On 1 January 2022, the new EU rules on digital content and the sale of goods entered into force. Directive (EU) 2019/770 on certain aspects concerning contracts for the supply of digital content and digital services and Directive (EU) 2019/771 on certain aspects concerning contracts for the sale of goods, are intended to harmonise key consumer contract law rules across the EU and introduce harmonised rules for digital content and digital services within the EU. For example, if digital content is or digital services are faulty, consumers now have rights similar to those they have when they buy defective tangible goods and, if the problem persists, may claim a price reduction or terminate the contract and claim a refund. This applies not only where consumers have paid for the content or services but also where they have provided personal data to the entrepreneur.
In addition, entrepreneurs who provide digital content or services as well as sellers of goods with digital elements (eg, a smartphone with its operating system or “smart products”) are now required to supply consumers with updates that are necessary to keep the content, services or goods in conformity – especially but not necessarily limited to security updates. This obligation continues to apply for as long as the consumers may reasonably expect such updates in the individual case, which could be significantly longer than the statutory warranty periods.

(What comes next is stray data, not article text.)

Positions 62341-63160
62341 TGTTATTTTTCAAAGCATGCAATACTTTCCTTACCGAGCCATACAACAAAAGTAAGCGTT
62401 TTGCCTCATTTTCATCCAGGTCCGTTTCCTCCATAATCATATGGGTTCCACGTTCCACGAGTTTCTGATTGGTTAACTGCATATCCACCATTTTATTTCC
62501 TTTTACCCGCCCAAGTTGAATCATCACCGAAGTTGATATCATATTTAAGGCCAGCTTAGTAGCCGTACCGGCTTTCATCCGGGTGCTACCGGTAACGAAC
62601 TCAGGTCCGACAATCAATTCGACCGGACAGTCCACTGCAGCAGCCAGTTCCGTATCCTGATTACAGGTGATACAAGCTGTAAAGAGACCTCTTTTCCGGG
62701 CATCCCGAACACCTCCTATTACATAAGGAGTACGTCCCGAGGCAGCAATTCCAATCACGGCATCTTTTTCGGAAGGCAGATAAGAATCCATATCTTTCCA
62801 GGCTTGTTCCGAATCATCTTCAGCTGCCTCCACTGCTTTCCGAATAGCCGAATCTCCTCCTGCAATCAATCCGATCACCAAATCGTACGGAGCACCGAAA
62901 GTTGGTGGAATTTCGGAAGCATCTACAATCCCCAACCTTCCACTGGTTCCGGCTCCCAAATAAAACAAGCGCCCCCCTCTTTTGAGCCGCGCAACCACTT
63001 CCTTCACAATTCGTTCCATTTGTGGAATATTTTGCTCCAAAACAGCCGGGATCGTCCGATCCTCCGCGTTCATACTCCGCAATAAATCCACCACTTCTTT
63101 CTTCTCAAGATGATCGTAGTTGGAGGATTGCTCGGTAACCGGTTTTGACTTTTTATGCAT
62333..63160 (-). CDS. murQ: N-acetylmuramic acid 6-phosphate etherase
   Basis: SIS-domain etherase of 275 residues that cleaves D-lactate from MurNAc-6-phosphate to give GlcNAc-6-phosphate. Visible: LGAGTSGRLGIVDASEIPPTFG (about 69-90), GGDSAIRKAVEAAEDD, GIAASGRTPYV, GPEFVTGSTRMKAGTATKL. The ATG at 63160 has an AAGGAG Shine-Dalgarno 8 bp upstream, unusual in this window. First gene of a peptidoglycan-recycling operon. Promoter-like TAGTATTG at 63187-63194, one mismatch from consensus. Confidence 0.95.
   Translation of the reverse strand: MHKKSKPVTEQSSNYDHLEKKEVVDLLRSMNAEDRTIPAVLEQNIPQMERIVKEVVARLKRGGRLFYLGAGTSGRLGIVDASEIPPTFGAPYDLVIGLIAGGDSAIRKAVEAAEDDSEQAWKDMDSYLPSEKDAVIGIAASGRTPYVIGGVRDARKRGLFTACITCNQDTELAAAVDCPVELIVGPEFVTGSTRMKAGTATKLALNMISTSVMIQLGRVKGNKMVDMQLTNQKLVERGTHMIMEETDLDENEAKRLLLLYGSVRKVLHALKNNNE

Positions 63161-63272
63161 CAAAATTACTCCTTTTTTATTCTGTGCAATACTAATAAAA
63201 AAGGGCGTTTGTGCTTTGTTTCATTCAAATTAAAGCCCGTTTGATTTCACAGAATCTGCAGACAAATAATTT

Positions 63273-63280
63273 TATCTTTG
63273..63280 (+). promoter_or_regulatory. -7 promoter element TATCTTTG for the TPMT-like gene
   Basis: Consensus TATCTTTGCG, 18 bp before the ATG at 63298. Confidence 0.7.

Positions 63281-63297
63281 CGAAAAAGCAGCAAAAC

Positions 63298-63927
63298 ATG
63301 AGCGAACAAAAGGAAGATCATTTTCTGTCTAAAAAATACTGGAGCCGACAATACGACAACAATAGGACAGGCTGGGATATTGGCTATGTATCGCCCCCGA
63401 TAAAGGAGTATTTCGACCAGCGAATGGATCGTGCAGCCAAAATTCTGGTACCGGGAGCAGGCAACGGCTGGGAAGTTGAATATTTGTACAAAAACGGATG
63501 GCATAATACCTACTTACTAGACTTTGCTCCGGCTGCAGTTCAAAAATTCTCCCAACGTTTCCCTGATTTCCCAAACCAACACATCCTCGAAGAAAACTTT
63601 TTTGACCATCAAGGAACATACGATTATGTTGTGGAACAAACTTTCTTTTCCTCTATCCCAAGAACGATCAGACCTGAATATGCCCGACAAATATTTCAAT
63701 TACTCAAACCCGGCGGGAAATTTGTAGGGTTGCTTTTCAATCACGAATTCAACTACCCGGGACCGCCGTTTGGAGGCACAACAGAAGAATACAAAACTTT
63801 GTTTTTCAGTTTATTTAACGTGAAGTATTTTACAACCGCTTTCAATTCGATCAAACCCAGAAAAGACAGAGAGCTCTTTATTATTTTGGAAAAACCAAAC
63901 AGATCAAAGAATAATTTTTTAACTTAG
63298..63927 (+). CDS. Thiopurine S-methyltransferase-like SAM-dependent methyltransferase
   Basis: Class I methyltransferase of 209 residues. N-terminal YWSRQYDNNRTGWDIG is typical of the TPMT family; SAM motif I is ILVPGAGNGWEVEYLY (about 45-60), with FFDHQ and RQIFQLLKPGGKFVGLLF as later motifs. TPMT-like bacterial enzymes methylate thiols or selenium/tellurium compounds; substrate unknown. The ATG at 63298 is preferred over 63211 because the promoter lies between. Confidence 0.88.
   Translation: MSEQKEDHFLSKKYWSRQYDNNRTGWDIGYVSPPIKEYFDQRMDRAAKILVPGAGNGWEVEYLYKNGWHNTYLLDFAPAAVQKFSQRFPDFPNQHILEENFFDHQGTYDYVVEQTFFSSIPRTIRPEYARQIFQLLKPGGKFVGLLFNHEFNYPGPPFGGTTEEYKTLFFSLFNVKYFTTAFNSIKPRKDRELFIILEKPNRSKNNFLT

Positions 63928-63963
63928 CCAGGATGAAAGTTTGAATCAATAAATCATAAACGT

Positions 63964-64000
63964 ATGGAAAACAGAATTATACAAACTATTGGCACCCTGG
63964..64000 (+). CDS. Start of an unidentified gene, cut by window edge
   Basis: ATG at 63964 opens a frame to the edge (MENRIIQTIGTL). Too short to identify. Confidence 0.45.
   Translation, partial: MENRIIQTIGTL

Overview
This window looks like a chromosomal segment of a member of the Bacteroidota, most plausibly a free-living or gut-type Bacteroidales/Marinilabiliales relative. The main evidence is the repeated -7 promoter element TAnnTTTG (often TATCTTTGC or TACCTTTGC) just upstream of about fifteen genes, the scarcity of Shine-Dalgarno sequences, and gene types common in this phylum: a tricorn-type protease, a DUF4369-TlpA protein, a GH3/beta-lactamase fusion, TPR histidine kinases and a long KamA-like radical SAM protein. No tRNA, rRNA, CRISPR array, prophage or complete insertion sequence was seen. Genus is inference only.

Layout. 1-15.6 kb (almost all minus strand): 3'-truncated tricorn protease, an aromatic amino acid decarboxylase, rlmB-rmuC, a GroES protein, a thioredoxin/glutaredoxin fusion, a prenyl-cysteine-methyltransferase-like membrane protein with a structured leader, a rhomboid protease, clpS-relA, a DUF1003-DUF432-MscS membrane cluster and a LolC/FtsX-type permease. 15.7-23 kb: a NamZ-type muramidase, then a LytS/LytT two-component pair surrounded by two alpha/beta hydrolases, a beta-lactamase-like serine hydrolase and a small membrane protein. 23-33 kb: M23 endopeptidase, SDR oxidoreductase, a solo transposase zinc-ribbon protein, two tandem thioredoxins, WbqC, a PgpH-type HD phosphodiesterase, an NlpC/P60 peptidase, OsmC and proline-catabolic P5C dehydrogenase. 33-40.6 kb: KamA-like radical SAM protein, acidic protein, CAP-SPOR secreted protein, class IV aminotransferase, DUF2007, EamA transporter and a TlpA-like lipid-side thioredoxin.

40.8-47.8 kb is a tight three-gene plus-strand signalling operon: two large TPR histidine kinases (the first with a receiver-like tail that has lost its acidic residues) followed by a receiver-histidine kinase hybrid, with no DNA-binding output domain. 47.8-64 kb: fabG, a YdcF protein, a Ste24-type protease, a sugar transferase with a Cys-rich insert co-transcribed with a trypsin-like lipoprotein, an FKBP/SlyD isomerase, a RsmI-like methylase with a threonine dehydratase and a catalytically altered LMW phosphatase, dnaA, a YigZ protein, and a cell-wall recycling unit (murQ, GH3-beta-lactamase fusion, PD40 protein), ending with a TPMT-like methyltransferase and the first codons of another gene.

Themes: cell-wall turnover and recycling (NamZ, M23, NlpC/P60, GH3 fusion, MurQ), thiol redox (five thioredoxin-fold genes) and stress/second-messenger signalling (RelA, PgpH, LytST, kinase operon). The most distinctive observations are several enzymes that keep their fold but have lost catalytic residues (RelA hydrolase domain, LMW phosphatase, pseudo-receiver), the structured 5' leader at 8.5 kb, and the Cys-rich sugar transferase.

Sustainability and Environment
As noted above, on 23 February 2022, the EC adopted a proposal for a Directive on corporate sustainability due diligence. The aim of this Directive is to foster sustainable and responsible corporate behaviour and to anchor human rights and environmental considerations in companies’ operations and corporate governance. The new rules will ensure that businesses address the adverse impacts of their actions, including in their value chains inside and outside Europe.